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Tuesday, November 12, 2019  Spokane, Washington  Est. May 19, 1883
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Sports >  Area sports

Idaho’s Sophie Hausmann takes in U.S. Open experience

UPDATED: Wed., May 30, 2018

Sophie Hausmann has taken an economics exam, had a couple of entertaining elevator chats with LPGA Hall of Famer Juli Inkster and played nine practice holes with Brooke Henderson.

That just leaves a date with history when the University of Idaho rising senior tees it up Thursday morning in the U.S. Women’s Open at rain-soaked Shoal Creek Country Club in Birmingham, Alabama.

“I’ll definitely be nervous, but I tend to be nervous on the first tee,” Hausmann said in a telephone interview. “I would say excited, too. I’ve really enjoyed it so far. A little girl came up to me to get an autograph with her mom and dad. She asked Brooke a couple of holes before so it took a while to get to me, which was OK and I understand.”

With her first on-course autograph in the books, the German native can focus on becoming the first Vandal to play in the women’s golf’s biggest event. The last area collegian in the U.S. Open was believed to be Kim Welch, who competed in the 2006 tournament after graduating from Washington State in 2005.

Hausmann earned one of 59 sectional qualifier berths by taking second at the Seattle sectional in mid-May. Her father, Jens, caddied in Seattle, but those duties will be handled by UI coach Lisa Johnson at Shoal Creek. Jens had to return to work in Germany.

Hausmann, who has been in Alabama for about 10 days, played the course twice last week and again Sunday and Monday. The weather, including a visit from Tropical Storm Alberto, hasn’t cooperated. The Birmingham area has endured 4.3 inches of rain since Sunday, prompting officials to close the course at times.

Shoal Creek’s soggy fairways will make the 6,700-yard layout play longer.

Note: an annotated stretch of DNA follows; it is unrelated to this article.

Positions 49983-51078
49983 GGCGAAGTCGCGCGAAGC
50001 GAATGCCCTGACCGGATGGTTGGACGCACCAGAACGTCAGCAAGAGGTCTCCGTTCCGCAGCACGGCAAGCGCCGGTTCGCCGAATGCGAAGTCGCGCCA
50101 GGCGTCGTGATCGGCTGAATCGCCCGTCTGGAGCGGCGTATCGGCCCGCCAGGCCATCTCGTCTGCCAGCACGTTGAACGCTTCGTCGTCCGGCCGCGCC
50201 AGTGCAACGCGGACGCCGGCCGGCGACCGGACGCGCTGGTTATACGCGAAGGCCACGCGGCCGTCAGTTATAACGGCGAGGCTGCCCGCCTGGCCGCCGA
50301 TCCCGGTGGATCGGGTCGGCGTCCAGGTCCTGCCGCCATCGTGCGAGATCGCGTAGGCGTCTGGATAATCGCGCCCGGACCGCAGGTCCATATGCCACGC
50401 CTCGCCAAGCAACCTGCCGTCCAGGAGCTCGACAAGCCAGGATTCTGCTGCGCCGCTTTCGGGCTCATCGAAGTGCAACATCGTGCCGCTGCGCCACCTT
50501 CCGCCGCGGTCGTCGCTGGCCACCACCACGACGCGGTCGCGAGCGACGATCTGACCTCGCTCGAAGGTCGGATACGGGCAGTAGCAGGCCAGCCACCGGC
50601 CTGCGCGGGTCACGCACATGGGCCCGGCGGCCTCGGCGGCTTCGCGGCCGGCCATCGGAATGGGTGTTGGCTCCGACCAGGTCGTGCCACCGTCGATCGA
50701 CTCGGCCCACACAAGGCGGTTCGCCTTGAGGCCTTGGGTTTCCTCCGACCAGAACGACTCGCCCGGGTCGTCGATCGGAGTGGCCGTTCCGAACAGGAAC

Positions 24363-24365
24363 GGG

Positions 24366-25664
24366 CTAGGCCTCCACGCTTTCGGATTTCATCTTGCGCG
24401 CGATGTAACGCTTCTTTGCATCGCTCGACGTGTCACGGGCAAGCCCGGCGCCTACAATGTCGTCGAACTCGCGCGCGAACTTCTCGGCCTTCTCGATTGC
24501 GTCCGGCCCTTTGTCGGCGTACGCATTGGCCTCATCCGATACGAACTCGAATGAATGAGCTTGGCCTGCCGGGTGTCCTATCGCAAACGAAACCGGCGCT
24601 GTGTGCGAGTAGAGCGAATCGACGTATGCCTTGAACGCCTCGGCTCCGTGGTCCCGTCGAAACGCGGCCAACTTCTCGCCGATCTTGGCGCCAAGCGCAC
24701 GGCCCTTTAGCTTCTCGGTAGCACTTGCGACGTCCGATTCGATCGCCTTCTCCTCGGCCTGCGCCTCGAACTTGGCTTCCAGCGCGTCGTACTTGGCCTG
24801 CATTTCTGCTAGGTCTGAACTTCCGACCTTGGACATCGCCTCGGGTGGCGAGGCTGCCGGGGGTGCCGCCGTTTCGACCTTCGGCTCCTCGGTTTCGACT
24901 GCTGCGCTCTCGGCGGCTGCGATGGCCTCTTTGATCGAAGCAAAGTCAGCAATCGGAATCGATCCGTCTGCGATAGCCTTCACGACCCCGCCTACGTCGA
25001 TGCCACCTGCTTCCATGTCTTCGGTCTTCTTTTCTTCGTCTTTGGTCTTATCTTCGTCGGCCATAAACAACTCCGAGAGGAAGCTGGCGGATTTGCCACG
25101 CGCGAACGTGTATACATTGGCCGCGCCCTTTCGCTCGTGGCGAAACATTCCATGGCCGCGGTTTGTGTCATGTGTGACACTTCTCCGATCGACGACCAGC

“Definitely the driver is an important club because you really want to hit the fairways,” said Hausmann, a two-time Big Sky Conference Tournament champion. “A lot of fairway bunkers are in driving distance and the rough is thick. With this weather, the rough is nasty. The par 5s are longer. There might be one or two I can reach, but the other two are definitely lay-up holes.”

Hausmann, wearing her Vandals sweatshirt, ran into Inkster on the hotel elevator and they chatted about the lousy weather. Later, they crossed paths again.

“She asked where I was going and I told her I was taking an exam,” Hausmann said. “She said, ‘Oh fun, money and banking, at least you’ll know how to handle money after that.’ I asked her what she was doing and she said she was going to have a few beers at the bar. It was pretty fun.”

Hausmann’s goal is to make the cut and learn as much as she can from the best players in the world.

“With two good days of golf, I can do it,” said Hausmann, No. 57 in the world amateur rankings. “But I also feel like, ‘OK, you’re playing in the U.S. Open, it’s a major.’ Just say it’s a golf tournament, relax and enjoy it. Sometimes I do well with it and sometimes I catch myself and say, ‘You don’t have to hit every shot perfect.’ ”

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